A Message from the High Commissioner of Canada on the Occasion of Canada Day 2019
Hello! Ayubowan! Vanakkam!
Happy Canada Day!
Today, Canadians - from coast to coast-to-coast and around the world - celebrate and reflect on what their country means to them. Canadians are proud of their country. For many, it has afforded them the opportunity to lead healthy and prosperous lives and to live in a place where inclusion is valued and practiced.
We are a nation where our extraordinary diversity is seen as a core strength. We are a nation where citizens and residents with roots around the world make up the vibrant and prosperous nation that is Canada in 2019. The large Sri Lankan origin community in Canada is a big contributor to this, and our bilateral relationship is fortified by deep people-to-people links.
Canada’s pluralism and multiculturalism have important parallels in Sri Lanka, where people of various ethnicities, religions and languages have co-existed for millennia. Like in Canada, Sri Lanka has an opportunity to draw strength and creativity from the talents of all its communities. Matched with our innovative and top ranked education system, which many Sri Lankans have experienced, openness has turned Canada into a magnet for talent and investment: cities like Toronto creating more technology jobs in recent years than Silicon Valley.
It is serendipitous that this year Canada Day coincides with the beginning of Sri Lanka’s first Official Languages Week. 2019 marks 50 years of Canada’s Official Languages Act, which secured the place of French in our society and ensured Canada’s unique bilingual character would be preserved and celebrated. Canada has been using this experience to support official languages in Sri Lanka for nearly two decades through a series of initiatives, including the current National Languages Equality Advancement Project, as a key part of lasting reconciliation.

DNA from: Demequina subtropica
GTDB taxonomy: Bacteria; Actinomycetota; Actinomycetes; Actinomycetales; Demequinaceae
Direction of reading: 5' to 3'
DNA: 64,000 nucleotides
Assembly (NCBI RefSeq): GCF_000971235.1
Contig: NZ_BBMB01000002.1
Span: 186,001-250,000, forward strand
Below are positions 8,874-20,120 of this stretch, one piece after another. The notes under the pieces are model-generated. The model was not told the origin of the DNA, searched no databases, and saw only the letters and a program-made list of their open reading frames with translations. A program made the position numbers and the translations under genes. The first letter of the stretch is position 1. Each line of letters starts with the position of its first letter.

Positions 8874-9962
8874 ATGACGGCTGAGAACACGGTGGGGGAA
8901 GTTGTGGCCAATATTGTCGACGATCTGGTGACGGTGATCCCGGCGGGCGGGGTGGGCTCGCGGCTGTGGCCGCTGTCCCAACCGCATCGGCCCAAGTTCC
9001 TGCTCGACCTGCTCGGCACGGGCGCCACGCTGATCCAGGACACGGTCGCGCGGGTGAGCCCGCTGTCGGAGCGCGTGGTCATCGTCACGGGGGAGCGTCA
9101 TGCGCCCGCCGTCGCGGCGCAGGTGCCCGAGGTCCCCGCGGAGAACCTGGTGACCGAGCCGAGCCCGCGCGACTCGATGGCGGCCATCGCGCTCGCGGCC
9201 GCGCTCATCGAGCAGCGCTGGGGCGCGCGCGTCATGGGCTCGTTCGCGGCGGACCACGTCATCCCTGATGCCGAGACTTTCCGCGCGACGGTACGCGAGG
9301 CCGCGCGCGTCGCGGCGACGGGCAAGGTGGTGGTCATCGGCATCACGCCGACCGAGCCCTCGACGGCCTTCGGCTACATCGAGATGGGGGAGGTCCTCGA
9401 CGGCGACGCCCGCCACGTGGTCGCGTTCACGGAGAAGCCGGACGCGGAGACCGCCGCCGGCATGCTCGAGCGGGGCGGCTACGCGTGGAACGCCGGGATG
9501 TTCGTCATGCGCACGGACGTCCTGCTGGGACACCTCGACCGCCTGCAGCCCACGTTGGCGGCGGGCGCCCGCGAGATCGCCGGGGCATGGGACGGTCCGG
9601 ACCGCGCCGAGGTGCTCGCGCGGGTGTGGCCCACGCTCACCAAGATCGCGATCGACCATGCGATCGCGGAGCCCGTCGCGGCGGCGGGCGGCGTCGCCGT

Canadians are also mindful of the many challenges we must confront. Discrimination and inequality persist across our country, and Canada’s relationship with our indigenous people has been deeply flawed; reconciliation with the descendants of Canada’s original inhabitants is a work in progress. Even if success has been elusive, we must continue our work, to ensure the residue of difficult history does not fester and contribute further to inequality and alienation.
On the world stage, Canada plays an important role to help reform and renew key international institutions, through which the world works to maintain peace and prosperity. The rules-based international order rests on fundamental principles that include human rights, democracy, the rule of law and free and fair trade. In running for the United Nations Security Council in 2021-22, we hope to contribute to a new multilateralism, where benefits are distributed more broadly, more evenly and more fairly; where commitments are fulfilled; and where implementation is achieved and results experienced by the people.